For six months I lived and worked in Madagascar, on its wild western coast, and every day I encountered some of the most spectacular trees in the world. There are 8 species of baobab and 6 of them are found only in Madagascar. For most of my stay it was the dry season in the arid west which meant the baobabs stood out tall and stark in the brown landscape, their branches like bare roots spreading out in the sun.
Admittedly, my heart lies in the oceans, but the baobabs of Madagascar definitely got to me and on my return home I decided to write about them for Geographical magazine.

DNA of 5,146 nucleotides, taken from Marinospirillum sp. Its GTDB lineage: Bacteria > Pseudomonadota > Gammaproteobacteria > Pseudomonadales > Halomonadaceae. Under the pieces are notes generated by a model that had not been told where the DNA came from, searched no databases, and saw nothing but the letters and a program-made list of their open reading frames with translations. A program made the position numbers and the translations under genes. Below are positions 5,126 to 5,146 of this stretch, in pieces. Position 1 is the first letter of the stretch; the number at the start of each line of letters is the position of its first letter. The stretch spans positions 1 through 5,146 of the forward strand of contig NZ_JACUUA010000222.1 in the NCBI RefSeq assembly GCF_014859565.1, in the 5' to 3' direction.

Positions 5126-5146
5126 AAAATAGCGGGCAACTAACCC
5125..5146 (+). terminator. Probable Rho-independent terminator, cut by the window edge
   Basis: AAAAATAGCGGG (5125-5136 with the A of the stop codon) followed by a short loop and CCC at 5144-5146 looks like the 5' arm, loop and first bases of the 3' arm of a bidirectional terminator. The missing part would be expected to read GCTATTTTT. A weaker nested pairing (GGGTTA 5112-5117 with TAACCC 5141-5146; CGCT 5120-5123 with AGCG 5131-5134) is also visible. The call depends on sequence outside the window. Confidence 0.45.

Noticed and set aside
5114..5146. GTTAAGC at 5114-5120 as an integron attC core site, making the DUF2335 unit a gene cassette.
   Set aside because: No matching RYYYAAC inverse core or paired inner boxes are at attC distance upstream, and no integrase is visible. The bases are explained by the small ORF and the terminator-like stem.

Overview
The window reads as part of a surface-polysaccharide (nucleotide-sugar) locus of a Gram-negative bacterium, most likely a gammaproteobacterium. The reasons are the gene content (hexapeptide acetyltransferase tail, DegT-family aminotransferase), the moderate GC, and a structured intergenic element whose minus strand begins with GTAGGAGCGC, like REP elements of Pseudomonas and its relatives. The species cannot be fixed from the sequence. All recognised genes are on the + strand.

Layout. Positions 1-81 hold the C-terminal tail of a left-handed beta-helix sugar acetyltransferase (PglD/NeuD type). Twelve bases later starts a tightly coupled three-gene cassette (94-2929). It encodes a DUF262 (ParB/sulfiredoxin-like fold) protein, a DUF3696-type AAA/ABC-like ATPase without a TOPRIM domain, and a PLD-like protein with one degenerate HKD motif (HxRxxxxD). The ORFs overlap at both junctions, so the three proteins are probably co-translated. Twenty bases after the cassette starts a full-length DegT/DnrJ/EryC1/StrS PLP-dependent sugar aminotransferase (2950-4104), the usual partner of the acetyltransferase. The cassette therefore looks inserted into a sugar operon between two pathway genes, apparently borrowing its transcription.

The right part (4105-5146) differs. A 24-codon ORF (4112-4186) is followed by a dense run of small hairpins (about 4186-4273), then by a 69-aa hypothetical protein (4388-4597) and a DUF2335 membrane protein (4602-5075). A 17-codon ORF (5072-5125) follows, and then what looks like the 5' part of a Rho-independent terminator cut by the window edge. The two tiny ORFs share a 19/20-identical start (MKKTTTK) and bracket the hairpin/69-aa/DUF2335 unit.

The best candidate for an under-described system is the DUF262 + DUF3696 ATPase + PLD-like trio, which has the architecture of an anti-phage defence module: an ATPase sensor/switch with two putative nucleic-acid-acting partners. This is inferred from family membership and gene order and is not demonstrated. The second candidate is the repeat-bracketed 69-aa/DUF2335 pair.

Here’s an excerpt:
Antoine de Saint-Exupéry’s Little Prince considered baobabs to be vigorous weeds. He was so fearful of their rampant growth that every morning he meticulously cleared all of the baobab seedlings away so they wouldn’t smother his tiny planet. Sadly, Madagascar’s baobabs aren’t so resilient.Botanist Daniel Metcalfe recently conducted a study of the baobabs in Kirindy, a forestry reserve in western Madagascar a few hours drive north of Morondava. He found plenty of fony baobabs, but regeneration was taking place only at a very low level. He believes that human disturbance in the forest, such as logging, may be promoting the shrubby undergrowth, which quickly fills in the bright forest gaps needed for baobab germination
You can read the whole Geographical article online here.